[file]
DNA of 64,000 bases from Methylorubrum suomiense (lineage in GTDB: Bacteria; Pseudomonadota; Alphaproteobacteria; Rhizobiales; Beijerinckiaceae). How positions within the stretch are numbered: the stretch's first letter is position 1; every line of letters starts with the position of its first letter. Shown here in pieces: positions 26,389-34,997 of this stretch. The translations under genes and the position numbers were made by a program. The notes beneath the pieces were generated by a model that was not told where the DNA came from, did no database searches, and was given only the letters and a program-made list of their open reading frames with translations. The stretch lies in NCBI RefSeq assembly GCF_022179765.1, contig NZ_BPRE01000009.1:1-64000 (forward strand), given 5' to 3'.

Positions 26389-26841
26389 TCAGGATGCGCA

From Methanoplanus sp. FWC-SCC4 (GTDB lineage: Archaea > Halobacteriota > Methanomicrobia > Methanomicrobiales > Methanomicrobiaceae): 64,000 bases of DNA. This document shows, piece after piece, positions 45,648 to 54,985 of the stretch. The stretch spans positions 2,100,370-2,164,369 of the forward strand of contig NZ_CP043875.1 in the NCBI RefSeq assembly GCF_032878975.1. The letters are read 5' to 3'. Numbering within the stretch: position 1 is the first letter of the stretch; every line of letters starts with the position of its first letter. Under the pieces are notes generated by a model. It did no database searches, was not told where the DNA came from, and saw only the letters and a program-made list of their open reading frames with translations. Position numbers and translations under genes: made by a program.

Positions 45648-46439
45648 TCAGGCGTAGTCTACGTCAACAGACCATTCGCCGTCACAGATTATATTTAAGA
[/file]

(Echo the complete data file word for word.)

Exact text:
DNA of 64,000 bases from Methylorubrum suomiense (lineage in GTDB: Bacteria; Pseudomonadota; Alphaproteobacteria; Rhizobiales; Beijerinckiaceae). How positions within the stretch are numbered: the stretch's first letter is position 1; every line of letters starts with the position of its first letter. Shown here in pieces: positions 26,389-34,997 of this stretch. The translations under genes and the position numbers were made by a program. The notes beneath the pieces were generated by a model that was not told where the DNA came from, did no database searches, and was given only the letters and a program-made list of their open reading frames with translations. The stretch lies in NCBI RefSeq assembly GCF_022179765.1, contig NZ_BPRE01000009.1:1-64000 (forward strand), given 5' to 3'.

Positions 26389-26841
26389 TCAGGATGCGCA

From Methanoplanus sp. FWC-SCC4 (GTDB lineage: Archaea > Halobacteriota > Methanomicrobia > Methanomicrobiales > Methanomicrobiaceae): 64,000 bases of DNA. This document shows, piece after piece, positions 45,648 to 54,985 of the stretch. The stretch spans positions 2,100,370-2,164,369 of the forward strand of contig NZ_CP043875.1 in the NCBI RefSeq assembly GCF_032878975.1. The letters are read 5' to 3'. Numbering within the stretch: position 1 is the first letter of the stretch; every line of letters starts with the position of its first letter. Under the pieces are notes generated by a model. It did no database searches, was not told where the DNA came from, and saw only the letters and a program-made list of their open reading frames with translations. Position numbers and translations under genes: made by a program.

Positions 45648-46439
45648 TCAGGCGTAGTCTACGTCAACAGACCATTCGCCGTCACAGATTATATTTAAGA